Second Life – First Impressions

August 17, 2006

Sometimes I like to pretend that I don’t have a million unfinished projects that need my attention. It’s during times like this that I think up new ideas, thus perpetuating the cycle of incompletion. I’ve been interested in machinima for a long time now, and I’d heard that the MMORPG Second Life was a promising platform for this new type of filmmaking/animation. So during one of those moments where I was pretending I had nothing more pressing to attend to, I downloaded the Second Life (or SL for short) client, signed up for a free starter account, and started exploring.

I didn’t know what to expect. The idea of a persistent online “mirror-world”, complete with its own internal economy, political system and geography, has been around for a while, but each implementation I’ve seen has been somewhat underwhelming. Popular MMORPGs like World of Warcraft have always struck me as being, well, a little boring — run across the mountains, collect an item, bring it back to a specific place to collect a reward, etc. Such classical adventure-based MMORPGs are only as interesting as their individual adventures, and the social and creative aspect seems to always take a back seat to the sword and sorcery stuff. Second Life is very much the opposite. There are almost no built-in “adventures” or game narratives; everything that happens in the virtual world is created by its participants. As one might expect, much of what happens consequently has to do with sex.

My first experience took place while I was reinstalling the operating system on my Mac. To while away the minutes, I put the SL client on my laptop and started flying around. A few minutes later, Stephanie joined me, and once Tiger was on the Mac, we put SL on there, too, and flew around together (everyone can fly in the SL world). Here’s some of what we saw:

  • A woman building a small chapel for her upcoming wedding. I asked her how long she’d been engaged, and she said only a month (and that even included a recent breakup). She told us she and her virtual lover hadn’t yet met in “RL” (real life). “Hopefully someday,” she said through the text-messaging client. “A lot of marriages in SL work out in RL, too,” she added. We wanted to ask more questions, but her sister appeared and they needed to talk details about the design for the wedding dress.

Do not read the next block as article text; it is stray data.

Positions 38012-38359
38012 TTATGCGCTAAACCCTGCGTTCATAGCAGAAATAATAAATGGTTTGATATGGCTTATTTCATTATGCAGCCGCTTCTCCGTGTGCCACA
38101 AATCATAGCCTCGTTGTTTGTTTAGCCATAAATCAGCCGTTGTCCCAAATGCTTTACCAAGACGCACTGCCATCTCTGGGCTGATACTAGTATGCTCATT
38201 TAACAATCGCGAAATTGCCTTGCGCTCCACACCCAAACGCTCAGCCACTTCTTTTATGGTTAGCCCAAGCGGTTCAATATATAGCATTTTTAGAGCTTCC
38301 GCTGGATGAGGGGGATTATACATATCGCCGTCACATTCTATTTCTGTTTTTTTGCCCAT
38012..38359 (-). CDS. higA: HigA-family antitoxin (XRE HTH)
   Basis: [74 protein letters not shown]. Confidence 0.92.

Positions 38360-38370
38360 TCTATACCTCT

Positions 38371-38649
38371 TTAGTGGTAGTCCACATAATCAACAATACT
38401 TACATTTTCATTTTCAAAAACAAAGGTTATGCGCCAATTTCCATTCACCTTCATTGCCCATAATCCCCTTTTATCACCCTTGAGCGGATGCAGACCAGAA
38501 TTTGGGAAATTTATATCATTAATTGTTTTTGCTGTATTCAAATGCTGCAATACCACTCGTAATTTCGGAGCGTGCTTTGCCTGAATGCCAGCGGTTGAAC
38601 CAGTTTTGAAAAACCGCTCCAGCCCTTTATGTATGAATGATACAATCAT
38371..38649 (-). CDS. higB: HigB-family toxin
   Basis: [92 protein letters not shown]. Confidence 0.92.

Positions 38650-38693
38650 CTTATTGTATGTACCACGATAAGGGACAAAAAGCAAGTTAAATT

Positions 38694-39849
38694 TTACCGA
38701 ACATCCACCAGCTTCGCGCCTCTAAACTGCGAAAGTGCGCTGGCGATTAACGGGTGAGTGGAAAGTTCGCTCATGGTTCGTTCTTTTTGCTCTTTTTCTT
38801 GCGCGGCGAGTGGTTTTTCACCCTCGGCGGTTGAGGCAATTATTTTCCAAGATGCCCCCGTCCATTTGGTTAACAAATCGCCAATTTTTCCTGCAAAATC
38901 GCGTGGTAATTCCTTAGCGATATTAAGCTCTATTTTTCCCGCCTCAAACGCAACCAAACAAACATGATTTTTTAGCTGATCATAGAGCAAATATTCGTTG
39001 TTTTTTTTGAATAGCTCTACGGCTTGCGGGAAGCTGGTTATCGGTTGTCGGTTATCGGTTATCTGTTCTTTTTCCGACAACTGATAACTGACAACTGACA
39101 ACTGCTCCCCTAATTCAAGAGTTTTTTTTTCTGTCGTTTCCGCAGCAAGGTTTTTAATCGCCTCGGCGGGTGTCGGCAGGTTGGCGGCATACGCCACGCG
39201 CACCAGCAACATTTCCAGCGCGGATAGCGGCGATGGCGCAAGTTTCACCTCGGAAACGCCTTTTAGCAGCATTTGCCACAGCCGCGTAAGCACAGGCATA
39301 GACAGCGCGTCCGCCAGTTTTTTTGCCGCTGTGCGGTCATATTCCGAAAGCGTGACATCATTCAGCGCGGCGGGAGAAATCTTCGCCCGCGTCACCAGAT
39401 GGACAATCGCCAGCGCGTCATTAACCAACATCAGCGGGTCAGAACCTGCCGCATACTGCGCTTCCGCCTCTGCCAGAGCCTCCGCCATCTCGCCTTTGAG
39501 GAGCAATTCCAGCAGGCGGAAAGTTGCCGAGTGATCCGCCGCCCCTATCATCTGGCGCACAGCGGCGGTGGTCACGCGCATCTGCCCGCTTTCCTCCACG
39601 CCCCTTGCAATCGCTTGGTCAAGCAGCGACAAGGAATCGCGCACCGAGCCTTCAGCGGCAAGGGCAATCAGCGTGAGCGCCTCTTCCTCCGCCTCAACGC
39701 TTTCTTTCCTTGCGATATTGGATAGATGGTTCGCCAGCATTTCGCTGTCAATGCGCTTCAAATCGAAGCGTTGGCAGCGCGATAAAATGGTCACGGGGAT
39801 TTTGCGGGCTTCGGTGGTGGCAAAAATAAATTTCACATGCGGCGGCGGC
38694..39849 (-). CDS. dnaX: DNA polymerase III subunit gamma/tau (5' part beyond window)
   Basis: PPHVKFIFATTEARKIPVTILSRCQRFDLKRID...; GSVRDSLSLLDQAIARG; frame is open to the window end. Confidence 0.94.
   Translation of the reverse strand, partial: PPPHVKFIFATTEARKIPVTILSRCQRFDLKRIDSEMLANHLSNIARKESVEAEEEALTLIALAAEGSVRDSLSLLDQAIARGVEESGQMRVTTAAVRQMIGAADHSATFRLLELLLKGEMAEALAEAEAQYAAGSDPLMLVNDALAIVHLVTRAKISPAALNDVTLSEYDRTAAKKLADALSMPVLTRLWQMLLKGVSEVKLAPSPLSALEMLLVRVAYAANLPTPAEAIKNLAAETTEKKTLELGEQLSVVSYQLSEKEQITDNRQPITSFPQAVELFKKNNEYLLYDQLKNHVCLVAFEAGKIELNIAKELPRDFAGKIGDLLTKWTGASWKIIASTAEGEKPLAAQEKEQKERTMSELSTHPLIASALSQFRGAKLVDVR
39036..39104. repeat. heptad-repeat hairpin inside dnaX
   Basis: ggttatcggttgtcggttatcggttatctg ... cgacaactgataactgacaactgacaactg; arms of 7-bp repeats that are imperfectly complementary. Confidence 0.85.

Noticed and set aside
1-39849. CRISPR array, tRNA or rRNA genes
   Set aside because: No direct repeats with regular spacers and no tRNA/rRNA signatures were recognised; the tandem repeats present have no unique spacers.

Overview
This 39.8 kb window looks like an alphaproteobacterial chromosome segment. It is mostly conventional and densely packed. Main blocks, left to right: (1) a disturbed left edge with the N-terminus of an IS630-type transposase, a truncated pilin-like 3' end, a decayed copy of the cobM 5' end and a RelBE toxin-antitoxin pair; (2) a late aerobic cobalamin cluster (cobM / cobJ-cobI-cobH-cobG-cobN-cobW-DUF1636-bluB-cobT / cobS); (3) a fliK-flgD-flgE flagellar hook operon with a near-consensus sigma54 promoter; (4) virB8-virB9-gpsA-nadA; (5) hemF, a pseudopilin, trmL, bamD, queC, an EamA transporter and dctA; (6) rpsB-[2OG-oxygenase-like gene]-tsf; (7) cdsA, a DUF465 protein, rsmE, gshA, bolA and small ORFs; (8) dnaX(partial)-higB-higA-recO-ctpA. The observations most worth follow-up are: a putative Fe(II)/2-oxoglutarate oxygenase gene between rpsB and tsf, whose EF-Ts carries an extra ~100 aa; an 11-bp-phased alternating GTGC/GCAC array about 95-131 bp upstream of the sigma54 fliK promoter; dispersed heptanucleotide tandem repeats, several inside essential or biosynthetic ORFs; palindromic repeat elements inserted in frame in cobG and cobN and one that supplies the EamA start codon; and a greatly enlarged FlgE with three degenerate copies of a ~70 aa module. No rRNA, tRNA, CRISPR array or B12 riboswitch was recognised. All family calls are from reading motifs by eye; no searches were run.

• An amorous couple engaged in various sex acts. These two had customized their avatars to look like porn stars, complete with huge boobs on the woman and a giant erection on the man. They had sex right in front of us, and seemed to like the company. “Looks like we have an audience,” the man said as he entered his partner from behind.
  • Several more amorous couples, some of whom did not appreciate our voyeurism.
  • A group of furries, all dressed as horses, gathered in a barn on the outskirts of a more populated area. They were all standing still, staring up at the barn wall. I looked at what they were staring at. It was a slide show of line-art anthropomorphic horse porn. I watched for a few minutes as the group’s leader clicked through the slides. “Wow, that’s hot,” said one. “I’ve already got that one,” said another. It was disturbing but intriguing.
  • A friendly avatar took us to a park for a ride down a river on inner-tubes. We chatted with him as we floated down the river. He said he was from Tucson and introduced us to his friend (perhaps his girlfriend, we weren’t sure), who said she was from Pittsburgh. She later took us back to her private garden where we danced for a while to some 80s pop music. It was a relaxing end to the day.

Perhaps the most exciting thing I discovered while in Second Life was what it offers to filmmakers who want to experiment with machinima. The number of potential sets is basically endless, and there seems to be no shortage of people who could be employed as virtual actors and technicians. And the best part is, you could pay them all scale with virtual cash — “Linden dollars” — which currently exchange at a rate of about 250 game dollars to 1 US dollar.

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